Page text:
Date of Award
Doctor of Philosophy
William O. Dwyer
William H. Zachry
Leslie A. Robinson
George E. Relyea
The current study focused on four reasons of passive nonresponse due to noncontact, on-leave, high workload, and technical constrains. Different types of nonrespondents were compared to active nonrespondents and respondents to assess the potential different impacts of nonresponse bias reflected accordingly. Relevant literature was reviewed and hypotheses regarding the mean response comparison of core survey items and organizational attitudes were tested. Data collected from 1,333 military personnel in an initial survey and 605 personnel in its follow-up survey suggested that different types of passive nonrespondents may introduce various degree of nonresponse bias and thus pasive nonresponse should be viewed as a multi-dimensional variable. Contributions, implications, and limitations of the results are discussed.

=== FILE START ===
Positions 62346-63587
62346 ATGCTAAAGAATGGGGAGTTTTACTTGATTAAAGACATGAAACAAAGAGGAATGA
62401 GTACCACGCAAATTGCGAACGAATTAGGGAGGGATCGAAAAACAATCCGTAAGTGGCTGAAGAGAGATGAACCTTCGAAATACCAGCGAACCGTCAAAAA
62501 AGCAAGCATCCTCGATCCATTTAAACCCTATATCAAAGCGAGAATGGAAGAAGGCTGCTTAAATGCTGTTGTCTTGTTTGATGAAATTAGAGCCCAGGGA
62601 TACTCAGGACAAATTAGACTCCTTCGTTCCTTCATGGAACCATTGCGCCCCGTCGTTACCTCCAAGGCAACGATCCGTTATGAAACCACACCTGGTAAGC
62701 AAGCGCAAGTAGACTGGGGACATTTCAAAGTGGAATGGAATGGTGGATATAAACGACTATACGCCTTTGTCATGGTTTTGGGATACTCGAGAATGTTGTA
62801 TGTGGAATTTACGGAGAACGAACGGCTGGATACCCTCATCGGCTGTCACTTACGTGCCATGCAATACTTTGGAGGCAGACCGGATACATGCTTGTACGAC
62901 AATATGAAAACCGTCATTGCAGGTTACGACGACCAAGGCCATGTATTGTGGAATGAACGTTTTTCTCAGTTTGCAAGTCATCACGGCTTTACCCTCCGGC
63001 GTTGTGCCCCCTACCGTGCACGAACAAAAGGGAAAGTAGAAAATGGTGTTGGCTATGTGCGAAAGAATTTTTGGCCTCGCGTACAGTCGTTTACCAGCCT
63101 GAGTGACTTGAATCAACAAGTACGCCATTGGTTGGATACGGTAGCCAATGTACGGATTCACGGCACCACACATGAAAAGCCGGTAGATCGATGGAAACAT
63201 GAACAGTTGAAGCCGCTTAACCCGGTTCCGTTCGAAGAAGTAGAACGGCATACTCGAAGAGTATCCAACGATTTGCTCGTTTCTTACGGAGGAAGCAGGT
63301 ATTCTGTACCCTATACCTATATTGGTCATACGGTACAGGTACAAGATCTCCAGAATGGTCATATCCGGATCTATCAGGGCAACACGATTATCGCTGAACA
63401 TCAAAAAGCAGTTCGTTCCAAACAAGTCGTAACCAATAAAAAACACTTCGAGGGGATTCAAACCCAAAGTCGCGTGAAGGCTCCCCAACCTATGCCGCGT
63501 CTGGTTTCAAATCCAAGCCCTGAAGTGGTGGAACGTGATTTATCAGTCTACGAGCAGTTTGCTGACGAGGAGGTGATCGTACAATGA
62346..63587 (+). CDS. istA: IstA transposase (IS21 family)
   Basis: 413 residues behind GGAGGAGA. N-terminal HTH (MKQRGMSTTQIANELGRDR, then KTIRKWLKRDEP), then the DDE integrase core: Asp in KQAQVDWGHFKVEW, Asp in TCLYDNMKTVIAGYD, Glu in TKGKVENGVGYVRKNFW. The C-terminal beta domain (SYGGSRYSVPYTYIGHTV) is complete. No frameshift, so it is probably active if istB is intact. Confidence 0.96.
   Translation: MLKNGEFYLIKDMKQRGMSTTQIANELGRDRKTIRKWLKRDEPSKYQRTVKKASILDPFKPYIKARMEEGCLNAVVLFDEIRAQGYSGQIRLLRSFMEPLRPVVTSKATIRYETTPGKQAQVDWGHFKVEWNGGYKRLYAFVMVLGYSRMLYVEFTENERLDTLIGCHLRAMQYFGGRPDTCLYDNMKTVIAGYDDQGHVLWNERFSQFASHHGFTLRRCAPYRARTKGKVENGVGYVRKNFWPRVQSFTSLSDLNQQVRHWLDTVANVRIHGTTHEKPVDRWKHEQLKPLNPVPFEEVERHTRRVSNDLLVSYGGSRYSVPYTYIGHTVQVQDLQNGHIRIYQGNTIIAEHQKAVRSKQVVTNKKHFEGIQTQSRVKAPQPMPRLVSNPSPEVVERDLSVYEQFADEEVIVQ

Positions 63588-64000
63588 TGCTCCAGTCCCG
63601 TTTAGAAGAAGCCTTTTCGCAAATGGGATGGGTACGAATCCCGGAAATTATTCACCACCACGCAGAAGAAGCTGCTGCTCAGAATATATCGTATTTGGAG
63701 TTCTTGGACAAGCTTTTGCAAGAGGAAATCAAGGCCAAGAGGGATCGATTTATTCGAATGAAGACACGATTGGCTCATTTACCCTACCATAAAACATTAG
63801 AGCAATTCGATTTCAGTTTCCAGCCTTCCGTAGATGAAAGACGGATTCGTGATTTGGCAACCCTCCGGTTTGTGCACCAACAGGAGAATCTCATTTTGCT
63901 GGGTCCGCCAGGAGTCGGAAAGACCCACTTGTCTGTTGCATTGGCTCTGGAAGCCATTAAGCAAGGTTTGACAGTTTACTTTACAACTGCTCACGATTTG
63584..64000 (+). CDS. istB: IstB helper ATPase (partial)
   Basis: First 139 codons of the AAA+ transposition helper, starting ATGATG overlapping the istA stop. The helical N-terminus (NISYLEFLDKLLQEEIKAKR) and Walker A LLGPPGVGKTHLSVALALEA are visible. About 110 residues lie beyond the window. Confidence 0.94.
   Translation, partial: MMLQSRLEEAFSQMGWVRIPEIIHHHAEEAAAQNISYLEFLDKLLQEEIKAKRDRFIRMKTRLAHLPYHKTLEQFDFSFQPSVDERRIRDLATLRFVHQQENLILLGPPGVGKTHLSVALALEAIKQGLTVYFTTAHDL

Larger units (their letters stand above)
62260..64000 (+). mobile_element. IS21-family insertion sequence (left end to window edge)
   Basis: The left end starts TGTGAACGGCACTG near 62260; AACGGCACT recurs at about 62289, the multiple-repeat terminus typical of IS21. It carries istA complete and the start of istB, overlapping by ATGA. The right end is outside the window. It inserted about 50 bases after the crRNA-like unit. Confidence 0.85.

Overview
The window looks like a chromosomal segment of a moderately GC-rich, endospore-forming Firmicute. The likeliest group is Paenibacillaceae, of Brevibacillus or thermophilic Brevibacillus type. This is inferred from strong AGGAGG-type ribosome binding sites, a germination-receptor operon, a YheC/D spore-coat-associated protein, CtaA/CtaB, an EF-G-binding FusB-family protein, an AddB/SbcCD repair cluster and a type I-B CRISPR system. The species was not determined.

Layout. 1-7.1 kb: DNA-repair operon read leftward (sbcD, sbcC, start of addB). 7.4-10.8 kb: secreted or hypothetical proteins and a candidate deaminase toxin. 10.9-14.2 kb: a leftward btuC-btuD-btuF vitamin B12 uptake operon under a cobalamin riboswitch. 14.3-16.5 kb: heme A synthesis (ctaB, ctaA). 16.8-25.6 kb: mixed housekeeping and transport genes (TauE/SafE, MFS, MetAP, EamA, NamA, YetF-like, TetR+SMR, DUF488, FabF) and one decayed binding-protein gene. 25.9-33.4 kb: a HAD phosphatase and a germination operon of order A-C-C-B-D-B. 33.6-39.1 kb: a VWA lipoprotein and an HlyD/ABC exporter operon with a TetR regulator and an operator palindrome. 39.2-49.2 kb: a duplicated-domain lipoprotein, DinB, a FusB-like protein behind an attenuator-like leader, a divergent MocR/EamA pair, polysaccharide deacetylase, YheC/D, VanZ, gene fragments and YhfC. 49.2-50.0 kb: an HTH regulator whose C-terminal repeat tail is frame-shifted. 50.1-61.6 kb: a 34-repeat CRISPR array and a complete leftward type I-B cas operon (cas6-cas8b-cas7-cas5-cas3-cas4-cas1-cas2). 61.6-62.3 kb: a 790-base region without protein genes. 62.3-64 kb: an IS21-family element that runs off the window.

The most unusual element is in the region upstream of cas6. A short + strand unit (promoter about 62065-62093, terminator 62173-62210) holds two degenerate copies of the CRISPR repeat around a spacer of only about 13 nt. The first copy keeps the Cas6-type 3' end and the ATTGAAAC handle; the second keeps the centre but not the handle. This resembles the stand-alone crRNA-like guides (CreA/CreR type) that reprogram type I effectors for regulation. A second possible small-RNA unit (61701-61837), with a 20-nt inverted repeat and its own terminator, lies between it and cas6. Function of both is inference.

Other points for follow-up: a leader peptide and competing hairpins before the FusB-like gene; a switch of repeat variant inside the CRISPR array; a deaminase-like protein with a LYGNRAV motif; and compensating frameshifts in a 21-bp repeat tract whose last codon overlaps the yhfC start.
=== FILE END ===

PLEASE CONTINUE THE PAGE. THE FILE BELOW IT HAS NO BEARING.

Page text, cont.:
dissertation or thesis originally submitted to the local University of Memphis Electronic Theses & dissertation (ETD) Repository.
Kang, Yueh-Chun, "Nonresponse Bias and Survey Outcome Representativeness: Assessing Reasons for Nonresponse in Follow-up Surveys." (2012). Electronic Theses and Dissertations. 404.